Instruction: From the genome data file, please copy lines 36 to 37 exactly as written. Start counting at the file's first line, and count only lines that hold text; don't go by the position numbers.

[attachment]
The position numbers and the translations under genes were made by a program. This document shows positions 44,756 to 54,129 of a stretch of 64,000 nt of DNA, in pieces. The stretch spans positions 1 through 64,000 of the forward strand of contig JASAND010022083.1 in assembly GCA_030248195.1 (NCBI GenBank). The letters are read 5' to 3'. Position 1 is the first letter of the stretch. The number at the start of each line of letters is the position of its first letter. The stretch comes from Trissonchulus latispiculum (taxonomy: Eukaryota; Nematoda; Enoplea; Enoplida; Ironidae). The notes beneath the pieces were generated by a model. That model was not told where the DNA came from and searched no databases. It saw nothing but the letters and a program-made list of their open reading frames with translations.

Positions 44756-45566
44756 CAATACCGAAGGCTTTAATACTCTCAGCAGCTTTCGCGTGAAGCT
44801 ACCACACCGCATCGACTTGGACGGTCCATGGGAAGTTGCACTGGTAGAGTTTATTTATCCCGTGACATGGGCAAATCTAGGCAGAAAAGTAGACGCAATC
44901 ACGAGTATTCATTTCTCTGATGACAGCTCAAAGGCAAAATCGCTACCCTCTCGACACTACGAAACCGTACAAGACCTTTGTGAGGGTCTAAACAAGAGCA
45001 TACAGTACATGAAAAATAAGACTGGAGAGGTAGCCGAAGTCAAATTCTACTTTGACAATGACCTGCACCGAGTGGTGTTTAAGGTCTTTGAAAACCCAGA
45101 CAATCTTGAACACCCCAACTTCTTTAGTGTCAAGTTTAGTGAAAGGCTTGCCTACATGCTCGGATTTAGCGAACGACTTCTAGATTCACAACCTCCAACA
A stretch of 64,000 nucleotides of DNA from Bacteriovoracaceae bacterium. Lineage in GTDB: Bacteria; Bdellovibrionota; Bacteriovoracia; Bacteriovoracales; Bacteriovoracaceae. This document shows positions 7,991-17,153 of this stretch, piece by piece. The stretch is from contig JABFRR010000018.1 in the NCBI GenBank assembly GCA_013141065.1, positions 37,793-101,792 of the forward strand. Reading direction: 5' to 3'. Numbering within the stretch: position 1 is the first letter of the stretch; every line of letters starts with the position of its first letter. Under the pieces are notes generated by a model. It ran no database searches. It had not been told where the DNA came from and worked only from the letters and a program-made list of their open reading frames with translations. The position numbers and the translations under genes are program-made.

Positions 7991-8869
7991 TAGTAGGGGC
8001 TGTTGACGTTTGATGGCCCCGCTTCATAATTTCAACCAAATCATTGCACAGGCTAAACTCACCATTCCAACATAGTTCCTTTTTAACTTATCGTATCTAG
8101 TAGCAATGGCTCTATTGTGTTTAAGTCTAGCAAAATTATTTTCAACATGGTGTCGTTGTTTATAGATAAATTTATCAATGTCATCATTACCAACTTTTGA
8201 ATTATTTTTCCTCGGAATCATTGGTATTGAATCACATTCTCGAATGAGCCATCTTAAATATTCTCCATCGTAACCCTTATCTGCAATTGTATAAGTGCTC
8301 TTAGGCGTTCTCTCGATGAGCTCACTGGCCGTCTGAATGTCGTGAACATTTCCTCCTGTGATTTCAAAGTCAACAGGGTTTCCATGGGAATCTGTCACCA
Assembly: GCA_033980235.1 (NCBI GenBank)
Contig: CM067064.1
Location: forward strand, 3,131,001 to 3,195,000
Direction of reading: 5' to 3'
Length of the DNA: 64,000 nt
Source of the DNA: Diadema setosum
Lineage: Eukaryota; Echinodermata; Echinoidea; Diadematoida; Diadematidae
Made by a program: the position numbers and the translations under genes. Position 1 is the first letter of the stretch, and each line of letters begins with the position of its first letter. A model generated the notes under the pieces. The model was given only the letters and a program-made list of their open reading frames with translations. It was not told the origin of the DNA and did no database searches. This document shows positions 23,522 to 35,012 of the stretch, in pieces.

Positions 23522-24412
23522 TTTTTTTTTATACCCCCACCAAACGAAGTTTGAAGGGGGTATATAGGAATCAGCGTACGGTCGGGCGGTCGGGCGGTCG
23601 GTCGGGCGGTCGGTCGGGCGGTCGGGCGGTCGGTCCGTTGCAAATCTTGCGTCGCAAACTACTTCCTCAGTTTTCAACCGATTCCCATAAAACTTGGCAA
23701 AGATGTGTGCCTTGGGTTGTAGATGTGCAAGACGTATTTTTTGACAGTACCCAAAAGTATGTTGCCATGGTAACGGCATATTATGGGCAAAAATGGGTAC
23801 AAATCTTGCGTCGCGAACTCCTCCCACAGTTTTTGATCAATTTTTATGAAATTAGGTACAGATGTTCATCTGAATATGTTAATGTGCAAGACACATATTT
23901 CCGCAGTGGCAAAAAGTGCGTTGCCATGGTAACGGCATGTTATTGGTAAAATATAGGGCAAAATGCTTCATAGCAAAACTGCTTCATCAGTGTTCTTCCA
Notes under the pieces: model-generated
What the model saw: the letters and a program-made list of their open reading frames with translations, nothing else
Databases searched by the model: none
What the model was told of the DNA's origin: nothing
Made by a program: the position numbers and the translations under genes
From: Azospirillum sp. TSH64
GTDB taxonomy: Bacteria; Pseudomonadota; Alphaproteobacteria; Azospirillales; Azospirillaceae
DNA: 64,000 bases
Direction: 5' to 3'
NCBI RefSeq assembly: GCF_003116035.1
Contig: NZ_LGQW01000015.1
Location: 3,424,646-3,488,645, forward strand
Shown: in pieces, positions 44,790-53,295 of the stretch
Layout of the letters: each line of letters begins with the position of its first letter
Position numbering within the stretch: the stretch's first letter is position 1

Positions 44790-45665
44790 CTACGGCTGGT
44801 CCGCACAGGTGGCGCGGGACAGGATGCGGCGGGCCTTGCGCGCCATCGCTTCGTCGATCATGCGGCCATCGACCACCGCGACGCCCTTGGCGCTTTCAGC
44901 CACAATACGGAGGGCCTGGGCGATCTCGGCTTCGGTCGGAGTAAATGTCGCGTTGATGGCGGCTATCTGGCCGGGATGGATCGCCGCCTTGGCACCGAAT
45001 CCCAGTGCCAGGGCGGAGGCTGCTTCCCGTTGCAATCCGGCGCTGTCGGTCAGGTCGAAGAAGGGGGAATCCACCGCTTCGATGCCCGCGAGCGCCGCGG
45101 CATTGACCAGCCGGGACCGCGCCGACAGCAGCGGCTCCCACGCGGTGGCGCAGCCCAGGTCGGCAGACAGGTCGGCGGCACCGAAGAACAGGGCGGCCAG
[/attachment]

DNA: 64,000 bases
Direction: 5' to 3'